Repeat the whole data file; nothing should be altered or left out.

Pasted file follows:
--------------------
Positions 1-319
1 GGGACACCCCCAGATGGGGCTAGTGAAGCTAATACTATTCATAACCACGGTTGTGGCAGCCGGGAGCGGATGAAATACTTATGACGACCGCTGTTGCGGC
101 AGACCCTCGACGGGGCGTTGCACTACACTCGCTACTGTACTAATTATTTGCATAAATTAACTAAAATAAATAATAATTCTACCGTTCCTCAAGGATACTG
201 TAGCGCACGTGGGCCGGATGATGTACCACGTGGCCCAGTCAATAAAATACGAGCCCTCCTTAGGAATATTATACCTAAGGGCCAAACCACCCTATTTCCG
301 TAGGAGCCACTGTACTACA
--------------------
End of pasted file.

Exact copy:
Positions 1-319
1 GGGACACCCCCAGATGGGGCTAGTGAAGCTAATACTATTCATAACCACGGTTGTGGCAGCCGGGAGCGGATGAAATACTTATGACGACCGCTGTTGCGGC
101 AGACCCTCGACGGGGCGTTGCACTACACTCGCTACTGTACTAATTATTTGCATAAATTAACTAAAATAAATAATAATTCTACCGTTCCTCAAGGATACTG
201 TAGCGCACGTGGGCCGGATGATGTACCACGTGGCCCAGTCAATAAAATACGAGCCCTCCTTAGGAATATTATACCTAAGGGCCAAACCACCCTATTTCCG
301 TAGGAGCCACTGTACTACA